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Welcome to the memorial page for

Joseph Louis Romano

December 1, 1949 ~ August 4, 2017 (age 67)

 

Joe Romano, beloved Houston musician and teacher, died Friday, August 4th, 2017, after a long battle with cancer. He was preceded in death by his parents, Anthony John Romano and Anna Macaione Romano, paternal aunt, Josephine Romano, brother, Anthony "Buck" Romano, and nephew, Steven Romano. He is survived by his wife and creative partner of more than thirty years, Susan Elliott, brothers Albert Romano, Gerald Romano and wife Patricia, James Romano and wife Sylvia, and Roger "Rock" Romano, sister Rose Ann Haude and husband Carl, mother-in-law, Nita Elliott and husband Dick DePugh, father-in-law, Randall Elliott and wife Faye, sisters-in-law Antoinette Romano and Deborah Elliott, fourteen nieces and nephews, sixteen grandnieces and grandnephews, two great-grandnieces, many cousins, and countless friends, colleagues, and fans. 

 

Joe was born at Saint Joseph's Infirmary in Houston, Texas, on December 1, 1949. He grew up on the near north side and attended Holy Name School, St. Thomas High School, and the University of St. Thomas, earning a BA in English Literature. He learned to play guitar from his brother, Rock, and began his musical career at age fourteen, singing and playing guitar as the frontman for the Glow Coats. He was later the bassist for The Fun and Games Commission, playing alongside his brother, and for a time with Ray Rogers and the Bojangles, performing at the popular nightclub of the same name. In college he became interested in acting, and won roles in several productions at UST, Nathan Detroit in Guys and Dolls, and Uncle Gaev in The Cherry Orchard, prized among them. Shortly after finishing college, he became the music director for the Texas Theatre Foundation, writing three original musicals for children, and was later a contributing songwriter for Sesame Street and the Children's Television Workshop, which published and produced seventeen of his compositions in the late 70's and early 80's. About that same time, he began performing his original music as a solo guitarist and singer, and in 1984, teamed with vocalist Susan Elliott, who would later become his wife, to form the jazz vocal duo, Mood Indigo, a favorite among Houston audiences for more than three decades. For almost as long, the two delighted kids of all ages, performing their original songs for children as The Non-Toxic Band.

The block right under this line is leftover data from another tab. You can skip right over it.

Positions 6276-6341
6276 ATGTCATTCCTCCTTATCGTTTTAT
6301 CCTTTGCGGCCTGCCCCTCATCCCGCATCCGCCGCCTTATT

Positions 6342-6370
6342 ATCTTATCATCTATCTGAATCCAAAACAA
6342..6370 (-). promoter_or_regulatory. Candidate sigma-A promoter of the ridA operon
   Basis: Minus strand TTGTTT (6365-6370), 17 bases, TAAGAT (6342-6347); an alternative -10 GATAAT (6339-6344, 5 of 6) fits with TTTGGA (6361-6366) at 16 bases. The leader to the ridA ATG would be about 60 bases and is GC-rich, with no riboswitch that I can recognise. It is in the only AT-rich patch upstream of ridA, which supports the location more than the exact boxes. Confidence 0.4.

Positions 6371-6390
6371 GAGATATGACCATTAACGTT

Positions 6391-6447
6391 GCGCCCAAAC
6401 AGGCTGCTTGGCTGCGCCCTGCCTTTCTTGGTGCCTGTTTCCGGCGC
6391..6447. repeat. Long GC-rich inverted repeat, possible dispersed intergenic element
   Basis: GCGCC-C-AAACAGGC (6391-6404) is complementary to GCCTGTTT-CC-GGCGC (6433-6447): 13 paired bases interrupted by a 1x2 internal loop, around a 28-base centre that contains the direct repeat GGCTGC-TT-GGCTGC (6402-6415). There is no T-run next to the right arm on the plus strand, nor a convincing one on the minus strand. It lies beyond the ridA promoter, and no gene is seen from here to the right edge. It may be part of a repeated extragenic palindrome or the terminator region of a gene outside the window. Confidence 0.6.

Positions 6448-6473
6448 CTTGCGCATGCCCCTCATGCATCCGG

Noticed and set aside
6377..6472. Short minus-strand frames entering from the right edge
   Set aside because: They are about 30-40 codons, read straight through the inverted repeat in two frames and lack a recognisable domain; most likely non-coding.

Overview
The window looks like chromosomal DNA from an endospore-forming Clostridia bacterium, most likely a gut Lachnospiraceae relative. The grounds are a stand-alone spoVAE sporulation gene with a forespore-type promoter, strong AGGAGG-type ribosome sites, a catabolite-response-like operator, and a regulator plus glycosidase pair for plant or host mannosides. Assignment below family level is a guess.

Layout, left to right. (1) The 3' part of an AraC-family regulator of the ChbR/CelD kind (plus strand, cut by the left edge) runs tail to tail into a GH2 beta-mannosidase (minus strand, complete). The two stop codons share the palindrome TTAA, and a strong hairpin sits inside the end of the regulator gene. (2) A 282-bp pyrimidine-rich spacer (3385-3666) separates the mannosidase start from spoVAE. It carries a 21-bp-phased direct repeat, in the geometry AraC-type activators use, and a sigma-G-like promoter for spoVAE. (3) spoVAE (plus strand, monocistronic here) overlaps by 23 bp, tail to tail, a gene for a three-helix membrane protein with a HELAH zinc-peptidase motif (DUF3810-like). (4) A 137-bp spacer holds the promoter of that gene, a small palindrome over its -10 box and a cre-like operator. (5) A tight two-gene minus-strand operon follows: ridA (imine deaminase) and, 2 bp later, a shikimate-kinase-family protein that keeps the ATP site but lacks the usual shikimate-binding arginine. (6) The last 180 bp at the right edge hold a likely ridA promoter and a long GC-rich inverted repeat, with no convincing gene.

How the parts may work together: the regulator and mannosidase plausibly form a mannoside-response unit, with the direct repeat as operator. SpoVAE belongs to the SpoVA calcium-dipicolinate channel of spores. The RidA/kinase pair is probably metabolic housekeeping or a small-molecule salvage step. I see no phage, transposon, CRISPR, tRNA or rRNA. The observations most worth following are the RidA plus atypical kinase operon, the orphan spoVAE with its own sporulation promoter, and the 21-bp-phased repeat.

Joe was an artist's artist, a musician, composer, writer, actor, and poet, ever curious about his craft, and always dedicated to excellence. For the last fifteen years of his career, he was also a music teacher, giving private lessons at Writers In The Round and Rockin Robin, and working with at-risk children in Houston's First, Second, and Fifth Wards, at Small Steps Nurturing Center. He had soulful brown eyes and a smile that lit up the room. He was a first-rate bicycle mechanic, and made a killer margarita. He was generous with his friends, compassionate and encouraging with his students, and kind to everyone he met. He departed this world too soon, but his unique musical voice, beautiful songs, and sweet spirit will remain, and continue to inspire all those lucky enough to have known him. 

 

There will be a private Memorial Mass for the family later this week. A public celebration of his life is planned for early fall, the details of which will be posted here shortly.


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